Should I Aerate My Water?

My team and I have been asked a lot lately on whether they should aerate their water prior to feeding/watering their cannabis plants. After discussing with them and digging into some research, we found that it is situational but typically always beneficial to take the extra step. One thing we found with certainty is that it never hurts to do so, but we'll explain the science behind this technique and hopefully clarify whether or not this could be worth your efforts. 

What Aerating Does

When you aerate via air pumps and air stones, it introduces dissolved oxygen to your water. This infusion of dissolved oxygen (DO for short) occurs in 2 different ways: through surface agitation and through mere contact with oxygen bubbles. This DO is then ready to be absorbed by your plants through the root zone. 

Why Does Water Need Oxygen

Plants need oxygen to respirate. They absorb oxygen primarily through their roots, and partially through their stomata (pores on their leaves) and pores on their stems. If the water in a hydroponic setting is low on DO, the roots of the plant cannot convert their stored sugar into energy, and the plant will begin to die. Low DO in a hydro setting also leads to anaerobic bacteria and fungal build up (pythium aka root rot) which binds to the roots and further prevents them from absorbing vital resources. 

Plants in a soil setting absorb oxygen through the air pockets present in the soil, as well as through the DO present in the water (in natural, rain water absorbs DO from contact with the atmosphere). When you over water, the plant is deprived of these air pockets and limited to the amount of DO present in the water you applied. When that DO runs out, the plant will begin to suffocate.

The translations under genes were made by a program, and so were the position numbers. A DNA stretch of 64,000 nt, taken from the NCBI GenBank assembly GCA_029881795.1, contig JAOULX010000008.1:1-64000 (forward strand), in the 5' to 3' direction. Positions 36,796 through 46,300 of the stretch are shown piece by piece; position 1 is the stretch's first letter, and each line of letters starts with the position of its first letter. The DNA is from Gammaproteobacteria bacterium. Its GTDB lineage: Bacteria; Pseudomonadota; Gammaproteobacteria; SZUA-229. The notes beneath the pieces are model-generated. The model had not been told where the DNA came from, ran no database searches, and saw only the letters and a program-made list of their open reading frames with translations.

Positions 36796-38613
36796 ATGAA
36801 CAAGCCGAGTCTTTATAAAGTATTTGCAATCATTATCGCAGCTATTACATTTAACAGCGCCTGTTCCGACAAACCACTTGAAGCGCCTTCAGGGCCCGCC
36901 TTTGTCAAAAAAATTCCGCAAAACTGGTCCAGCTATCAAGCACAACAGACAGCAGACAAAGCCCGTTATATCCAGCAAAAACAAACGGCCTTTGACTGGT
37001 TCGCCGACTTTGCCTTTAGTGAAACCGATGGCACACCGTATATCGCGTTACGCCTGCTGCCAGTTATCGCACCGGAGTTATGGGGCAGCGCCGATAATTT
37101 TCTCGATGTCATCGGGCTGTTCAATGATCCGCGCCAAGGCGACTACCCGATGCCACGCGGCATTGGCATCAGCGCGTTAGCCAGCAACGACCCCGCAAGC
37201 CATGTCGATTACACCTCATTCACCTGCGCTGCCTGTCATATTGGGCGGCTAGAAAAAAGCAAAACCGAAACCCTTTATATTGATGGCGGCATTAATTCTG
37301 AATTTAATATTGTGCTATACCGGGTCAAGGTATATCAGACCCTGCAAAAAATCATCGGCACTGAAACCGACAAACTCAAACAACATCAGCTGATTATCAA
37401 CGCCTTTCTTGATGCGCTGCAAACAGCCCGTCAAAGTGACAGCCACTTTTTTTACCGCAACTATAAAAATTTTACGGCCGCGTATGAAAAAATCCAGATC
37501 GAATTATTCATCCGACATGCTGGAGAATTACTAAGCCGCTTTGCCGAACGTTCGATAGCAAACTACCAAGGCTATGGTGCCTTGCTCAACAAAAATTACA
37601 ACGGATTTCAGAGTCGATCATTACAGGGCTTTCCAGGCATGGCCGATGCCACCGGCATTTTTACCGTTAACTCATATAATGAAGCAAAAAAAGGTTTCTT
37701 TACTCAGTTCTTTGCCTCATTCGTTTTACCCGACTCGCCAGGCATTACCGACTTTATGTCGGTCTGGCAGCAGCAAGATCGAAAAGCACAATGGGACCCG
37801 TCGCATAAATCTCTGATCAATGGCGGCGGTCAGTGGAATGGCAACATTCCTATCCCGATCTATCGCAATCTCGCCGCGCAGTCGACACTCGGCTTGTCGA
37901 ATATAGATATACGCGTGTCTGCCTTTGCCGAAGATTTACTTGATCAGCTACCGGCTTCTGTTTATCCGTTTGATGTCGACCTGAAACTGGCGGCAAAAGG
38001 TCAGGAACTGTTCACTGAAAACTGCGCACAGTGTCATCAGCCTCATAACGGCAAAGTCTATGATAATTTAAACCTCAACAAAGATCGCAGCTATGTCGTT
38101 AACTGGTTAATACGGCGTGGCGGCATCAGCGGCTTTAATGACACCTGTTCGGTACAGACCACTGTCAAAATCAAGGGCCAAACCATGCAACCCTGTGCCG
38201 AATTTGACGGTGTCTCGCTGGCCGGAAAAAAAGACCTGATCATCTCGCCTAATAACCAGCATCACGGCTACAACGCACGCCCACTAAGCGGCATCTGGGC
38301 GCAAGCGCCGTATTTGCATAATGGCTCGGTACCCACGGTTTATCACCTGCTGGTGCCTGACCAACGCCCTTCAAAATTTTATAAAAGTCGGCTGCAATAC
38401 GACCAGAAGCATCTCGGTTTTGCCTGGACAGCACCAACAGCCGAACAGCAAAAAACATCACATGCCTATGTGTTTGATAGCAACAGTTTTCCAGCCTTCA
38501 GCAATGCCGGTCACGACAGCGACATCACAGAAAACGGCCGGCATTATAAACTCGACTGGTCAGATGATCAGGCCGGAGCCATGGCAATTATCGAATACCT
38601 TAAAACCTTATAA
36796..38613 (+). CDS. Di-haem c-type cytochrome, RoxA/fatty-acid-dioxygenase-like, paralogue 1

The Benefits of Aerating Water

When it comes to having DO in water, one rule of thumb is that you can never have TOO much oxygen. Like water, the plant will absorb what it needs and the excess oxygen will never become toxic. 

Aerating your water can also assist in evaporating chlorine that is present in your tap water. This proves to be a much more cost effective means of filtering your water, all while infusing it with that precious oxygen your plants need. Be advised however, because there are a lot of towns that use a similar chemical called chloramine, which does not evaporate. It is always good to check your local water report to see what is in your tap water. 

The Takeaway 

There are many benefits and little to no downsides (other than setup time) to aerating your water prior to watering your plants. The pumped air will increase DO levels in your water which benefits your plants' roots, and it can also decrease chlorine levels through increased surface agitation. Your plants can never receive too much oxygen, so if you have the time to let your water sit for a few hours while you let the air pump work its magic, this process can lead to plenty of benefits for your grow op.

 

Sources:

https://www.usgs.gov/special-topic/water-science-school/science/dissolved-oxygen-and-water?qt-science_center_objects=0#qt-science_center_objects

 

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